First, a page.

It’s also been shown that collected social media data is shared with other federal, state and local government agencies, law enforcement organizations and even foreign states.

It’s tempting to blame all this on one country and an administration that fears invasion, but restrictive border policies that now sweep up digital devices and the data they contain are more and more common internationally and here at home.

The Canada Border Services Agency (CBSA) has long had the power to examine goods imported by travellers and returning residents.

As it happens, the word “goods” has been determined to include “any document in any form”. So CBSA officers can check your backpack, your suitcase, your purse or your electronic device (like computers, smartphones, USB keys, digital tablets and the like). They can also look at any electronic document there, including emails, attachments, photographs, contact lists, texts and voicemails, social media posts and instant messages.

That’s a wide net, but if travellers refuse to give up a password, CBSA officers can seize the device and send it to a tech lab for examination.

(Exams, by the way, can mean more than simply reading a file directory: some investigations involve electronic and physical searches including ion scans and hard drive disassembly.)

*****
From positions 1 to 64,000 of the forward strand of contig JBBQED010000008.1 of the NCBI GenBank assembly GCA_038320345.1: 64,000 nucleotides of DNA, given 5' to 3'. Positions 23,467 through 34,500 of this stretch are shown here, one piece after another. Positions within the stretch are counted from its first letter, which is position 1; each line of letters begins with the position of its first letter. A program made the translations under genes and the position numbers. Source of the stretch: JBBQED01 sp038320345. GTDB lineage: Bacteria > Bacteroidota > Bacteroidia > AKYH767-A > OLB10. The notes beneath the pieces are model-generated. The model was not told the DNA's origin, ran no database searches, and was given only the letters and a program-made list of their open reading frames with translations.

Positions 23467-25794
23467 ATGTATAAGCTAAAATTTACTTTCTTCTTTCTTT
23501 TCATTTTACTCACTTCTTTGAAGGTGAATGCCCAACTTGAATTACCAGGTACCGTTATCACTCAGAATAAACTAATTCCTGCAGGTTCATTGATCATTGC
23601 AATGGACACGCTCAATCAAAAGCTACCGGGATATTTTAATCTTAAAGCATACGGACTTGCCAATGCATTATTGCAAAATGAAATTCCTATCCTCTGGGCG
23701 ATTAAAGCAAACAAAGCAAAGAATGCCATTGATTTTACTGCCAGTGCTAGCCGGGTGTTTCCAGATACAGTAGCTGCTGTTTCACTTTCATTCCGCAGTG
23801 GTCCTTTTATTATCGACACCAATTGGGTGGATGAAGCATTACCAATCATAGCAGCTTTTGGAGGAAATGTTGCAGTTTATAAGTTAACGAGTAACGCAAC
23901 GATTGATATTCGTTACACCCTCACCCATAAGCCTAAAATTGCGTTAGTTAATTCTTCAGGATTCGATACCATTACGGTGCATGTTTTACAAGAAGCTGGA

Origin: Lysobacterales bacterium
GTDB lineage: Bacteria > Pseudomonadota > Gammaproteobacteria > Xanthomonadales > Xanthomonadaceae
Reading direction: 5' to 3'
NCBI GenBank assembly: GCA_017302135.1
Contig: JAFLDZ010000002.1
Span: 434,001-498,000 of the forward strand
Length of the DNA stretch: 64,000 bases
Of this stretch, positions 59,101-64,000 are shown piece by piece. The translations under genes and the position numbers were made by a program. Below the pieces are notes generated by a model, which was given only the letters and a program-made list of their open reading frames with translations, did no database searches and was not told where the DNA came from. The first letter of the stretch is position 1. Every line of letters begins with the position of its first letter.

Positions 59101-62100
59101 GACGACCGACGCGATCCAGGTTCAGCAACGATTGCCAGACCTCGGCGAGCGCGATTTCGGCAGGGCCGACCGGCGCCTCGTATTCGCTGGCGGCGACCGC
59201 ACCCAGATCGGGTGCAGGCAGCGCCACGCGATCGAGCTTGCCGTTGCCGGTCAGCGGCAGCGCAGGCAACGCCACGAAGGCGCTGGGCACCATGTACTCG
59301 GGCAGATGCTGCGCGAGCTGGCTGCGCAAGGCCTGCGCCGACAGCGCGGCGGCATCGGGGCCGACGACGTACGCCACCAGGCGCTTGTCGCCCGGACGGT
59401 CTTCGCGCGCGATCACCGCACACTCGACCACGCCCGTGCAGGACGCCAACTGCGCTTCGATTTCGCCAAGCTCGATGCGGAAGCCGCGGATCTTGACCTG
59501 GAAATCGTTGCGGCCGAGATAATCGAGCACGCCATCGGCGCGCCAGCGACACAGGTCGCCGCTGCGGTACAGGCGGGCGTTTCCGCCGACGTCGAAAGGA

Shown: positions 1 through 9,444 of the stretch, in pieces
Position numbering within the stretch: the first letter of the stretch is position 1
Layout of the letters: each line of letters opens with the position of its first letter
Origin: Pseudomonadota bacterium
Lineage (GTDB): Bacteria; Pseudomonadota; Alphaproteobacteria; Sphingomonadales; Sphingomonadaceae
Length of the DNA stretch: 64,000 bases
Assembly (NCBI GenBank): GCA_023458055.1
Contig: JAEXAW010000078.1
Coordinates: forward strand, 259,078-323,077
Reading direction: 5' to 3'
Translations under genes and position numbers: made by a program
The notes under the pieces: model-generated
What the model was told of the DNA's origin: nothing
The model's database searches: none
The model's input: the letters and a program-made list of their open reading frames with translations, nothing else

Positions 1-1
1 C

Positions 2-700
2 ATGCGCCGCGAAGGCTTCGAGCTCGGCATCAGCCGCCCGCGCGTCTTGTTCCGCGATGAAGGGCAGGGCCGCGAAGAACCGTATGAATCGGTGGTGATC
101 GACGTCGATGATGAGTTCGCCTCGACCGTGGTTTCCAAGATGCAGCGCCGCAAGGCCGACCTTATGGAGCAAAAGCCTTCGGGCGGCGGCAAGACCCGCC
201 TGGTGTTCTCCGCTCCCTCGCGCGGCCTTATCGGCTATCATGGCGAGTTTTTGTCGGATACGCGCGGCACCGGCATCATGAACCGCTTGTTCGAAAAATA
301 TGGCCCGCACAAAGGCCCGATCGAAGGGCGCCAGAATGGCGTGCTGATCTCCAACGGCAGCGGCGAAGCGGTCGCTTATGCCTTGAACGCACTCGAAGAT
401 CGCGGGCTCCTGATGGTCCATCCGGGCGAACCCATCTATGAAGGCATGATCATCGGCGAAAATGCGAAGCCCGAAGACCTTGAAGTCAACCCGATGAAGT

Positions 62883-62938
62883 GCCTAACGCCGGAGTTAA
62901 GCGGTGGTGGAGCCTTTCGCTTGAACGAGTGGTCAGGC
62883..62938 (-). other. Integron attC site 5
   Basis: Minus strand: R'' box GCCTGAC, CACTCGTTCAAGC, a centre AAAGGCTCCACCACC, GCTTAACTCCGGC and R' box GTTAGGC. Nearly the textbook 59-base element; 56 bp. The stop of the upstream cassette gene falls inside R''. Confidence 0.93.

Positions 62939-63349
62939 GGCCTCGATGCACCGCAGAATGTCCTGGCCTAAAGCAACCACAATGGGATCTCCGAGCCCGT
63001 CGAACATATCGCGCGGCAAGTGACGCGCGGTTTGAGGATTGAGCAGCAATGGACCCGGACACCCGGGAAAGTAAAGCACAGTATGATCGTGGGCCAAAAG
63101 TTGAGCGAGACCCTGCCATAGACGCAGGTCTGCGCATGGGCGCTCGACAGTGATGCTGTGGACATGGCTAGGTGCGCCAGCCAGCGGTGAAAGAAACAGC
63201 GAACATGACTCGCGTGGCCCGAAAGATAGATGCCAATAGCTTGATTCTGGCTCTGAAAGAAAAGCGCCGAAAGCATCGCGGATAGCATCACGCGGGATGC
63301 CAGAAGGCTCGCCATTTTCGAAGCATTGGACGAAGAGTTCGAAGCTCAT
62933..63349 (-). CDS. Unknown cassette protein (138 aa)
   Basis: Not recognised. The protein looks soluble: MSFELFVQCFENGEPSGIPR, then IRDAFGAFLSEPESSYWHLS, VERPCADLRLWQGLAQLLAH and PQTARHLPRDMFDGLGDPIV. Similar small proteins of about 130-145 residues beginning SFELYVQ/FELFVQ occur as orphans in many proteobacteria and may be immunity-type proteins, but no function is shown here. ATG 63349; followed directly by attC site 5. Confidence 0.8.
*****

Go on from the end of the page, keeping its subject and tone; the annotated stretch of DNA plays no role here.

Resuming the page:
The CBSA has said that between November 2017 and March 2019, not quite 20,000 travellers had their digital devices examined; again, that is a small percentage of the total number of cross-border travellers, but it is enough to gain the attention of privacy commissioners, public policy and legal analysts as well as consumer advocacy groups.

OpenMedia, for example, has launched an online and ad campaign to raise awareness about digital border searches and pressure the federal government to update the rules that govern them.

a single lectronic eye or lens looks straight out at the viewer

“[D]igital strip searches” threaten our privacy and possibly our Charter rights, say some consumer advocate and legal rights groups, including Canada’s OpenMedia.

Referring to “digital strip searches”, the Canadian consumer advocacy organization has strongly- worded petitions asking our government leaders (who happen to be facing an election very soon) to quickly and respectfully update privacy laws and personal data protections.

The federal government has said it is investing $24 million to create an independent review body with enhanced oversight of the border agency.

That agency and its elected political overseers will need to address big issues connected to electronic device search and seizure, perhaps even a Canadian Charter of Rights legal action over whether the Section 7 protections for the right to remain silent and against self-incrimination therein are upheld.

The notion, too, that protecting the public or the state from “goods” determined to be dangerous by searching individual handheld devices and not unplugging the Internet as a whole seems very limited and ineffective, much less personally invasive.

So, while most travellers aren’t likely to be pulled aside or have their digital device confiscated, the fact remains that there’s little you can do if a border guard asks for your social media passwords or demands a digital device search.

But have a nice trip!